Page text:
It was a day of positive macro flows for the Indian economy on the inflation and the industrial growth front. Inflation came in slightly lower helped by lower food inflation. Of course, non-food inflation continues to be on the higher side but that is more due to the impact of higher oil prices post the OPEC deal. But IIP at 5.7% was the real big surprise. In fact, IIP has come in much higher than the normal trend. The month of November was expected to be subdued on the industrial growth front due to the impact of demonetization. However, the weak footfalls and the tepid demand faced by the consumer-facing sectors do not seem to have translated into lower growth. That is a paradox that needs to be delved into a little deeper.…
Inflation comes in lower than anticipated…
As the above chart depicts, the food inflation has fallen below the overall CPI inflation and has sustained below for the last 4 months. This has largely been driven by a good monsoon after 2 successive years of drought as well as a 9% improvement in Kharif output. That means that the CPI inflation has sustained below the RBI comfort level of 5% for over 5 months now despite the risk of the base effect. The only factor to be observed is the impact of the demonetization on the Rabi sowing season and the resultant impact on food inflation, although that is not expected to be anything material.
Within the overall gamut of CPI inflation, vegetables with -14.59% inflation and pulses with -1.57% inflation were responsible for the downward pressure on food inflation. Also, the gap between rural inflation and urban inflation has compressed substantially over the last one year. However, as the MPC minutes brought out, the multiplier effect of oil cannot be overlooked and that means upside risks to inflation still remain.
Does it indicate a further scope for rate cuts by the RBI?
While the consistent fall in overall food inflation and food inflation surely makes a strong case for rate cuts by the RBI, we believe that the central bank may adopt a more cautious and calibrated approach towards rate cuts. There are 3 broad reasons for the same. Firstly, the previous MPC minutes has underscored the fact that non-food inflation continues to be sticky. Combined with strong oil prices, it opens up upside risks to retail inflation. The RBI will be watchful of this parameter. Secondly, the demonetization drive has led to a substantial increase in deposits with the banking system. That has led banks to cut their MCLR by 60-90 basis points. As a result, the overall transmission of rate cuts to the end customer is now nearly 100% if rate cuts since January 2015 are considered. The immediate priority of the RBI will be to evaluate the impact of this lower MCLR on credit off-take before taking a view on rate cuts. Lastly, the spectre of a hawkish Fed policy still continues. While Trump may not have given too many hints in his first press conference, the RBI would want to avoid a situation where the yield gap between the US and Indian generic falls to an unattractive level. These 3 factors may force the RBI to seriously calibrate any rate cut decision, at least in the Feb policy.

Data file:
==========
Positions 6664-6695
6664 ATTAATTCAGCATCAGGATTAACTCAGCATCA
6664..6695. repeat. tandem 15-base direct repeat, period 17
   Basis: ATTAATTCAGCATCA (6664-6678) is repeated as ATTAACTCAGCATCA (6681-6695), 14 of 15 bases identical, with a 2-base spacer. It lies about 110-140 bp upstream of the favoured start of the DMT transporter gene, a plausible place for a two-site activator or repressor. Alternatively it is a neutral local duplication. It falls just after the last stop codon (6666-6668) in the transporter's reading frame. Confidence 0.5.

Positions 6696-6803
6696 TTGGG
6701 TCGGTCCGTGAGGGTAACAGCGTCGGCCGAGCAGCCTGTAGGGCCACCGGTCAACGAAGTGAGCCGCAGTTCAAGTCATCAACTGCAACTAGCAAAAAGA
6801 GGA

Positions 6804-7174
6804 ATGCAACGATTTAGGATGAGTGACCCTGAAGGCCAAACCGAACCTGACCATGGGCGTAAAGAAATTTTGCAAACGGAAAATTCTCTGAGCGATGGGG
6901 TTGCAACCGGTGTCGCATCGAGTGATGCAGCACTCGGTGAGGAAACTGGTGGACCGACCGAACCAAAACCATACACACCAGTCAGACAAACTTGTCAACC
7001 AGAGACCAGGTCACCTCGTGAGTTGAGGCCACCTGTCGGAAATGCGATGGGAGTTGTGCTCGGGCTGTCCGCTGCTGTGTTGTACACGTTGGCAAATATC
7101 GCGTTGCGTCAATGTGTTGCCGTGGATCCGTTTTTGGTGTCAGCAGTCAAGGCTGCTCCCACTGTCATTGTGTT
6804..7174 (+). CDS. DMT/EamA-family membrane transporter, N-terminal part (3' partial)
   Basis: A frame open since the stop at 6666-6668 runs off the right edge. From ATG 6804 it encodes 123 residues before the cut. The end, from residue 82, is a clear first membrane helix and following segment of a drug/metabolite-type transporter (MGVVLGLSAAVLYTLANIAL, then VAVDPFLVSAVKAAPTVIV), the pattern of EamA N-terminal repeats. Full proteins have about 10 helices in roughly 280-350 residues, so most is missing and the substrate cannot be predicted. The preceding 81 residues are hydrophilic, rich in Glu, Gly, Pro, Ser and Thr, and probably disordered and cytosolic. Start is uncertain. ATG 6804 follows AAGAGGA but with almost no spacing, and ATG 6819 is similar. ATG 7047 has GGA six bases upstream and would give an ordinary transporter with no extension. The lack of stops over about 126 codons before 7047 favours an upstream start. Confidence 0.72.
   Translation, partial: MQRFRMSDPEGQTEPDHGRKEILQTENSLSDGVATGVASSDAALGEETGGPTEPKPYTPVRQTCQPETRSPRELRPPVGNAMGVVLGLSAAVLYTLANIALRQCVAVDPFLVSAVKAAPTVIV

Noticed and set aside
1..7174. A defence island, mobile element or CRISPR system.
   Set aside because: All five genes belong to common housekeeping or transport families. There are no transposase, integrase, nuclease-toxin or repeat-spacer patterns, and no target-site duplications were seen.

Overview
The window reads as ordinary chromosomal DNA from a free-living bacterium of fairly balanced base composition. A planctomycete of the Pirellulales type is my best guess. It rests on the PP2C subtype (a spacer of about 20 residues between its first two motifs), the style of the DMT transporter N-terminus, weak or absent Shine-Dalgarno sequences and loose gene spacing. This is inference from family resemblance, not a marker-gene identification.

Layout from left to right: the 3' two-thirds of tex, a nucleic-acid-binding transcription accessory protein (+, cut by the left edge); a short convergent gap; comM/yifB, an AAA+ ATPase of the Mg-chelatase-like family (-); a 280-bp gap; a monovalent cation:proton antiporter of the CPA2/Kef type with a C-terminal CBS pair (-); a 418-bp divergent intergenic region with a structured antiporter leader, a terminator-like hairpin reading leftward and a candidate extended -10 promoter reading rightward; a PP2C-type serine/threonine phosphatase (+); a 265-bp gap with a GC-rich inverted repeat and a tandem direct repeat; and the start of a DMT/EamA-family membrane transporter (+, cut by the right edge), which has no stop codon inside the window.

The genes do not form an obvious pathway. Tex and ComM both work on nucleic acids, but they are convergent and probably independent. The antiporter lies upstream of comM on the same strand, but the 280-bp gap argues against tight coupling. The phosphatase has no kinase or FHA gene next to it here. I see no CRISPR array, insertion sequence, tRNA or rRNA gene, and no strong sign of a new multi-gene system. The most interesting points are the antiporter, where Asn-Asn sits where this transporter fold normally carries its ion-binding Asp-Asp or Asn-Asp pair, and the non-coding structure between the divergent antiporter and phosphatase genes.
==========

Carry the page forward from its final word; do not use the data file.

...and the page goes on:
But, IIP growth is what actually flattered on the upside…
The sharp improvement in IIP growth was driven by manufacturing growth. Historically, it is the manufacturing growth and the IIP that have tended to have a higher correlation due to the high proportion of manufacturing in the IIP basket. For the month of November, all the 3 components of IIP have done extremely well. While mining was up by 3.9% and manufacturing was up by 5.5%, it was electricity that surprised on the upside with a growth of 8.9%. The sharp spurt in manufacturing is actually a paradoxical surprise considering that the months of November and December were actually hit by the cash crunch caused by the demonetization drive. But paradoxically, 16 out of the 22 industries evaluated under the head of manufacturing have actually shown a positive growth during the month of November. Electricity, passenger cars, rubber cables and tractors contributed majorly to the higher IIP number in November.
What are the key takeaways from the IIP numbers?
It may be too early to call a revival but there is good news on the user based classification front. Capital goods segment has registered a 15% growth. This may be partly attributed to a lower base, but despite that the growth is a good sign. Of course, this growth figure will have to be sustained and also ratified by a pick-up in credit off-take and a gradual improvement in PMI figures on a monthly basis. If the PMI-manufacturing and the PMI-Services bottom out and get back above the 50-mark, then there could be better hope of the IIP sustaining at an elevated level. The good news for the time being is that the demonetisation does not seem to have impacted industrial growth, as was popularly expected by the markets. That could be the key positive take-away from the IIP numbers.